Digital History>eXplorations>John Brown: Hero or Terrorist?>The Execution>John Brown to Reverend H.L. Vaill

John Brown to Reverend H.L. Vaill, November 15, 1859

Source: Sanborn, John Brown, 589-591

Your most kind and most welcome letter of the 8th inst. reached me in due time. I am very grateful for all the good feeling you express, and also for the kind counsels you give, together with your prayers in my behalf. Allow me here to say, notwithstanding "my soul is among lions," still I believe that "God in very deed is with me." You will not, therefore, feel surprised when I tell you that I am "'joyful in all my tribulation"; that I do not feel condemned of Him whose judgment is just, nor of my own conscience. Nor do I feel degraded by my imprisonment, my chains, or prospect of the gallows. I have not only been- though utterly unworthy)- permitted to suffer affliction with God's people," but have also had a great many rare opportunities for "preaching righteousness in the great congregation." I trust it will not all be lost. The jailer (in whose charge I am) and his family and assistants have all been most kind; and notwithstanding he was one of the bravest of all who fought me, he is now being abused for his humanity. So far as my observation goes, none but brave men are likely to be humane to a fallen foe. "Cowards prove their courage by their ferocity." It may be done in that way with but little risk.

I wish I could write you about a few only of the interesting times I here experience with different classes of men, clergymen among others. Christ, the great captain of liberty as well as of salvation, and who began his mission, as foretold of him, by proclaiming it, saw fit to take from me a sword of steel after I had carried it for a time; but he has put another in my hand ("the sword of the Spirit"), and I pray God to make me a faithful soldier, wherever he may send me, not less on the scaffold than when surrounded by my warmest sympathizers.

My dear old friend, I do assure you I have not forgotten our last meeting, nor our retrospective look over the route by which God had then led us; and I bless his name that he has again enabled me to hear your words of cheering and comfort at a time when I, at `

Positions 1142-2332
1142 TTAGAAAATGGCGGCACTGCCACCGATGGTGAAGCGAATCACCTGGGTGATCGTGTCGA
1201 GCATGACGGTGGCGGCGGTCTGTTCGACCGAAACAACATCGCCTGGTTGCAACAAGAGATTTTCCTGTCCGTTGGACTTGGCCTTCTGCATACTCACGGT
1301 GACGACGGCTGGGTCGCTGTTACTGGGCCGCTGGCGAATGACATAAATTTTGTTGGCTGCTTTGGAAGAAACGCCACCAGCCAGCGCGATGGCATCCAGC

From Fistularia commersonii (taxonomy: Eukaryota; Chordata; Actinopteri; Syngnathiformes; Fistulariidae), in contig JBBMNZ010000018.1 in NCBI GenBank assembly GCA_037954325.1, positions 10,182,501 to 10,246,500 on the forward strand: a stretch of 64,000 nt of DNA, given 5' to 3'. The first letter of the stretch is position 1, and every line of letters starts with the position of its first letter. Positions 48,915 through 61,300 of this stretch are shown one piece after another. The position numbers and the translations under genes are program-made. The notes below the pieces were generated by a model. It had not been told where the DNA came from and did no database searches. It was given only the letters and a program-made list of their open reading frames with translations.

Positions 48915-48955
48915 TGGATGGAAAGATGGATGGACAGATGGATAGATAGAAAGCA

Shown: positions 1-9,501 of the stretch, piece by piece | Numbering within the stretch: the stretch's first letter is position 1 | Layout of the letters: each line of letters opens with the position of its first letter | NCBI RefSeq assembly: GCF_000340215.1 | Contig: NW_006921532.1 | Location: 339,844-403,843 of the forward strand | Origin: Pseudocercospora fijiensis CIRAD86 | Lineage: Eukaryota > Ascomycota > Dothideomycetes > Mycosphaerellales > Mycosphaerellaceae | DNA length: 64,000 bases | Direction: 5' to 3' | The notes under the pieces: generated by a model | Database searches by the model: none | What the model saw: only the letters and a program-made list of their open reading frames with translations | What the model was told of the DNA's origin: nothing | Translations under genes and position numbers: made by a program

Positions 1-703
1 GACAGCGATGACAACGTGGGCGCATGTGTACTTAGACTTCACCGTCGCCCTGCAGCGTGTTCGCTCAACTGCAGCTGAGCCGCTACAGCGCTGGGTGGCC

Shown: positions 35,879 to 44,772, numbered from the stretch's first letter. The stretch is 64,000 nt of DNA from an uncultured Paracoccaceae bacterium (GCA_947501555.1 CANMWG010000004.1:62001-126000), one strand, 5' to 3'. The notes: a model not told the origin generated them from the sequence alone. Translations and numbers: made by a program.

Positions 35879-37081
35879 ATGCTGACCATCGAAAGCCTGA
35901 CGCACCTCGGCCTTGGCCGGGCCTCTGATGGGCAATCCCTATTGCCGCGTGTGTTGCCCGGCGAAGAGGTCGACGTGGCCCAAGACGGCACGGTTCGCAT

least, any on the "brink of Jordan." (See Bunyan's "Pilgrim.") God in infinite mercy grant us soon another meeting on the opposite shore. I have often passed under the rod of him whom I call my Father, and certainly no son ever needed it oftener; and yet I have enjoyed much of life, as I was enabled to discover the secret of this somewhat early. It has been in making the prosperity and happiness of others my own; so that really I have had a great deal of prosperity. I am very prosperous still; and looking forward to a time when "peace on earth and good will to men" shall everywhere prevail, I have no murmuring thoughts or envious feelings to fret my mind. "I'll praise my Maker with my breath." . . .

As I believe most firmly that God reigns, I cannot believe that anything I have done, suffered, or may yet suffer will be lost to the cause of God or of humanity. And before I began my work at Harper's Ferry, I felt assured that in the worst event it would certainly pay. I often expressed that belief; and I can now see no possible cause to alter my mind. I am not as yet, in the main, at all disappointed. I have been a good deal disappointed as it regards myself in not keeping up to my own plans; but I now feel entirely reconciled to that, even, for God's plan was infinitely better, no doubt, or I should have kept to my own. Had Samson kept to his determination of not telling Delilah wherein his great strength lay, he would probably have never overturned the house. I did not tell Delilah, but I was induced to act very contrary to my better judgment; and I have lost my two noble boys, and other friends, if not my two eyes.

But "God's will, not mine, be done." I feel a comfortable hope that, like that erring servant of whom I have just been writing, even I may (through infinite mercy in Christ Jesus) yet "die in faith." As to both the time and manner of my death, I have but very little trouble on that score, and am able to be (as you exhort) "of good cheer."….

 

Copyright Digital History 2016